Friday, 26 September 2008

Cloth of many colours

I have completed two samplers on my 15 colour warp, one in plain weave and one a 2/2 diagonal twill. There's enough warp left on the loom to weave another but I'm taking some time to think about what else I want to try out.

We enjoyed a few days of Autumn sunshine last week (wonderful, after a wet, grey Summer!) so one fine afternoon I took my samplers outside where the light was good and took a few photos.

This is a close up of a plain weave section...

...and here's a close-up of twill. The warp yarn on the left of the picture is yellow, and on the right, orange. Orange and pink (top right) is not a combination I would have chosen before weaving this, but it works remarkably well. See how much warmer the colours with pink weft (top) are than those with the light blue (below), and that's inspite of this being a dull, blue-ish pink. The yellow warp lifts the tone of the pink, with orange it is more dull in tone and the right hand side receeds against the yellow. Look again and see how there is (left versus right) light and shadow, near and far.

Here we see the same weft colours with totally different section of warp, something reminiscent of pink Foxgloves (top) or blue Forget-me-not (below)?

The same green warp with colours similar to the above, but different effect, cooler tones.

Selection of greens:


My favourite red/orange/yellows:

Colours of spring moorland, grass, reeds and heather:


The two different samplers examined together, same two yarns warp and weft in diagonal twill and in plain weave.

And also:


Folding the plain weave sampler enables me to show you, left of picture, the blue-jade yarn warp and weft, centre with a white warp and right with navy blue. Don't you think that the blue-jade colour looks paler with white, and blue against the navy? So much of our perception of colour depends on context. (no, the colours didn't run in the wash!)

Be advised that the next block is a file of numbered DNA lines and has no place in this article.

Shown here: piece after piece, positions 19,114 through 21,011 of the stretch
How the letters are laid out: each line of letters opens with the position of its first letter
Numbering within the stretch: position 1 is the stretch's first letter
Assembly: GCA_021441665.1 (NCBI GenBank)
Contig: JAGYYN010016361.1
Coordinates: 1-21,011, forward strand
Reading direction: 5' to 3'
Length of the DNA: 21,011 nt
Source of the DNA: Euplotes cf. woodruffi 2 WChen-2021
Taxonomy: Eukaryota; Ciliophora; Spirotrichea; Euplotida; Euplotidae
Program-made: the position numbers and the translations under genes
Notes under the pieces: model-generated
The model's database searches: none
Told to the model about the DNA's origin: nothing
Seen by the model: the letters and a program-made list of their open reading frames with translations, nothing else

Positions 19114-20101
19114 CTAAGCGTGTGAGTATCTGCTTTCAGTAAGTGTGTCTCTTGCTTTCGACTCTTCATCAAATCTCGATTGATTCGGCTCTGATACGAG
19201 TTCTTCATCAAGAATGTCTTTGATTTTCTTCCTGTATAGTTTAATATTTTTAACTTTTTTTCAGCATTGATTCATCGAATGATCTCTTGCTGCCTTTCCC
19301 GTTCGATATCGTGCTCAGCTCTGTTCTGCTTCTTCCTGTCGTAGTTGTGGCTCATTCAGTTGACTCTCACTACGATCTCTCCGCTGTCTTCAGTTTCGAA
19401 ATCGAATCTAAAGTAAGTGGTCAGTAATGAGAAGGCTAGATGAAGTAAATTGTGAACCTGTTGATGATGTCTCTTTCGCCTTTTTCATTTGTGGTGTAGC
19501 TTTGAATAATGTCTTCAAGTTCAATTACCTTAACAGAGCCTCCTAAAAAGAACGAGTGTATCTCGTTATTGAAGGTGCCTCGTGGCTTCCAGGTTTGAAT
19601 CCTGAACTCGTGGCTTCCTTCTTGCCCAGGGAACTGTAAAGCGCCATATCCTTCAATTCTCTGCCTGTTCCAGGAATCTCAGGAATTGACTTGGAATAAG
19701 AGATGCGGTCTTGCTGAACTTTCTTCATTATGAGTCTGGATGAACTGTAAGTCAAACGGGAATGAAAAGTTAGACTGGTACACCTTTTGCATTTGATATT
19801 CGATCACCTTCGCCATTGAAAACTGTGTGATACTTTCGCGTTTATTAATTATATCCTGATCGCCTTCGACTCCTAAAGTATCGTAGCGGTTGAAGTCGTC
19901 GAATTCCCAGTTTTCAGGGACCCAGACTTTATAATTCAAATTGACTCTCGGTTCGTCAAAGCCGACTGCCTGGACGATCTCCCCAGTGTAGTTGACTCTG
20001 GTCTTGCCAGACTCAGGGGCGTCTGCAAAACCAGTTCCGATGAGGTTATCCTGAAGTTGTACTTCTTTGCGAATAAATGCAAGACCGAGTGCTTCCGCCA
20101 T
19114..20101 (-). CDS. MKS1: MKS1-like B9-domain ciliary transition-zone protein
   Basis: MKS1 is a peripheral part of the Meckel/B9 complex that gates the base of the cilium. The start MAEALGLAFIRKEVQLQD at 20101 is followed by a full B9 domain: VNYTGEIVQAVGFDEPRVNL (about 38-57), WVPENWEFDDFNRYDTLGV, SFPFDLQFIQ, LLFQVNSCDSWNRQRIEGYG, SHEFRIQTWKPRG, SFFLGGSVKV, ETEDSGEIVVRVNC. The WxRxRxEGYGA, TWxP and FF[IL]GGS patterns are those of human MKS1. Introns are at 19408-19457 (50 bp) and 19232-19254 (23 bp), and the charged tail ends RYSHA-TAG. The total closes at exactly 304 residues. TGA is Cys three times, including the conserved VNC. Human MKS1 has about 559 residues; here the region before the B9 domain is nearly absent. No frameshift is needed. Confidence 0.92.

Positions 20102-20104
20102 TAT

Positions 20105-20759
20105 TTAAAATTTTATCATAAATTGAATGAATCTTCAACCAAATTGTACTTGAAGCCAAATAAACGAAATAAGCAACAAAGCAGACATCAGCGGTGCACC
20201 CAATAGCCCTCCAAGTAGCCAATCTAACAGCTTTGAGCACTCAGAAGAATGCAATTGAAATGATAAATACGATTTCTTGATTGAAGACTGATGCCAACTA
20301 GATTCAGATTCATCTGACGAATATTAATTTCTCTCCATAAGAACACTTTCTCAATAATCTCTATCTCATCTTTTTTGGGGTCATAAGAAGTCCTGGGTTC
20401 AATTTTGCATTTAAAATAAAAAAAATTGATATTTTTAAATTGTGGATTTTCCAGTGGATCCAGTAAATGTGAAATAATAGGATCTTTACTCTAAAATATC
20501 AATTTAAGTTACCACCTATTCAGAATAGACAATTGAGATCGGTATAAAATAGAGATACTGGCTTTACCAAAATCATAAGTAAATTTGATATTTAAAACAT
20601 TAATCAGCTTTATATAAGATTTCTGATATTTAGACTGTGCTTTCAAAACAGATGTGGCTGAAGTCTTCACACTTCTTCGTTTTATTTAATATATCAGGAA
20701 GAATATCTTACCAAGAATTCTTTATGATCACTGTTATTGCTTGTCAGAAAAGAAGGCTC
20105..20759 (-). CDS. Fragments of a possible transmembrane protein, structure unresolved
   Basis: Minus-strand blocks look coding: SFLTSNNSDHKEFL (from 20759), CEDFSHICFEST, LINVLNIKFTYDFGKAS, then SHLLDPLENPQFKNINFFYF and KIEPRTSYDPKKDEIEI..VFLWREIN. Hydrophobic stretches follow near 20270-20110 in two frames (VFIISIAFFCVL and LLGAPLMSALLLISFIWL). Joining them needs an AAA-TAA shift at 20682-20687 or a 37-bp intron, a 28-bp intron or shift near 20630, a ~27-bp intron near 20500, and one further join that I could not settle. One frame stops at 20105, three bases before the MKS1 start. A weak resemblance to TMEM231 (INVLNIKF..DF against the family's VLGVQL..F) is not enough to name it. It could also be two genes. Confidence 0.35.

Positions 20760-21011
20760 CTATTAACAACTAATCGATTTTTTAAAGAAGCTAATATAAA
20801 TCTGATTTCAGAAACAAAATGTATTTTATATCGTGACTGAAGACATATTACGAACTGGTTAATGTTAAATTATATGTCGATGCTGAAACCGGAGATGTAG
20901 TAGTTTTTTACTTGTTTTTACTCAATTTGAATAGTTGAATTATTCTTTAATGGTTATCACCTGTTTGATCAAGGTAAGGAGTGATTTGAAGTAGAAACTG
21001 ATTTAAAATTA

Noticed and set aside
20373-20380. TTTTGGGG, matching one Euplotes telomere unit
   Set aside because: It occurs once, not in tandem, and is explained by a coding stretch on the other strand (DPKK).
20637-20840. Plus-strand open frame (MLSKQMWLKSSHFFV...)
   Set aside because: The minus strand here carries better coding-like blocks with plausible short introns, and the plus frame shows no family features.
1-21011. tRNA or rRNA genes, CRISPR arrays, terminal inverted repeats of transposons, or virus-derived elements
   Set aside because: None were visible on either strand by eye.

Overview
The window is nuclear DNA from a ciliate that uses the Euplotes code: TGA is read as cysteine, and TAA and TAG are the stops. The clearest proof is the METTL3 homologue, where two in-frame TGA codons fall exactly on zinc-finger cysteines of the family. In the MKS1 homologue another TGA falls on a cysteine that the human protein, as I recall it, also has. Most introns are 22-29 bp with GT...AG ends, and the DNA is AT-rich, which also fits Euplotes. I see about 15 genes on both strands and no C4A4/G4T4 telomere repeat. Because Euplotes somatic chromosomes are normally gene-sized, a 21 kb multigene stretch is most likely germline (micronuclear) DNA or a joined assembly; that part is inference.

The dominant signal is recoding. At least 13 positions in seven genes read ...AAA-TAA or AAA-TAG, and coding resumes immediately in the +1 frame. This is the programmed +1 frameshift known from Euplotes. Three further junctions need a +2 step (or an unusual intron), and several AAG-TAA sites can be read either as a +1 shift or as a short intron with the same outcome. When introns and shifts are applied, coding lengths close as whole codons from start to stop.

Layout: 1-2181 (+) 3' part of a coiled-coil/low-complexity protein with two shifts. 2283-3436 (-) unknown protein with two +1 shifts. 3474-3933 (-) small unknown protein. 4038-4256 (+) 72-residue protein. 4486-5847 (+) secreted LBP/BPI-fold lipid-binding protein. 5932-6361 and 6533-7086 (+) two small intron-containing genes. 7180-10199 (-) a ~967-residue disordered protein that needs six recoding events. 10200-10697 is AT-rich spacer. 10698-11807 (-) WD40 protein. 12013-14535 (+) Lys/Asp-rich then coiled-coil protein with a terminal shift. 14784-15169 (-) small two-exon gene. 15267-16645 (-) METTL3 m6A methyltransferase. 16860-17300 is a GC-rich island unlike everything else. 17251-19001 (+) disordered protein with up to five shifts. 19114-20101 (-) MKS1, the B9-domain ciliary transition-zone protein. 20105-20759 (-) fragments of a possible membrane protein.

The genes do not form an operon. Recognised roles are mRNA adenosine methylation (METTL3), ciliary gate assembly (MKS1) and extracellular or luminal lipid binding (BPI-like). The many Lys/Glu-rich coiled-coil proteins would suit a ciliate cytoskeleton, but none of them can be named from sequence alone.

Same folding as the above, with the yellow green yarn: left, in warp and weft, centre with white weft and right with navy blue. The reed marks are distinct against navy (you see every group of three warp threads from the 3 per dent reed sleying), but not visible at all on the white.

Weaving these samplers has been joyful, and I still have about going on for another 2 metres of warp on the loom, so watch this space!

7 comments:

humblebumble said...

oooh, those samples look just so lovely. what kind of yarn are you using to make those? i'm never adventurous or confident enough to buy really colourful yarns like that, i guess it's the dour scotsman in me, who likes to go on about the rising price of coal and how "the nights are fair drawing in these days"

-a

fibresofbeing said...

Gorgeous. Fascinating to see the interaction of colours. Our eyes aren't as trustworthy as we think!

Barbara Blundell said...

Yes, also like the red/orange/ yellow best. Gorgeoous colours

Dorothy said...

These beautiful yarns are mercerised cotton, 12/2, from William Hall & Co. Ltd The range also includes some lovely neutral colours which I'm looking forward to using in future projects. They also import the gorgeous Swedish Borgs Bocken and Klippan yarns.

Glad to hear from everyone enjoying the colours!

William Hall & Co., 177 Stanley Road, Cheadle Hulme, Cheadle, Cheshire, SK8 6RF, England. 0161 437 3295

Leigh said...

Lovely! I am always fascinated with the way colors interact visually with one another. Are you going to make a wall hanging out of at least one of them?

Helen said...

I love these colours. Thay are so complex which is what fascinates me. I particularly like the ones where you put a navy blue into the equation. One looks a dark turquoise to me which is one of my favourite colours. I don't understand the technicalities of the weaving- I am too lazy! However I love the result.

Catherine said...

The colours are so beautiful in these! What cheerful fabric to have around now that the weather is heading for cold and dark :-)

You're so right about the context of colours as well. I've always been fascinated by the way different lights and backgrounds can totally change a colour.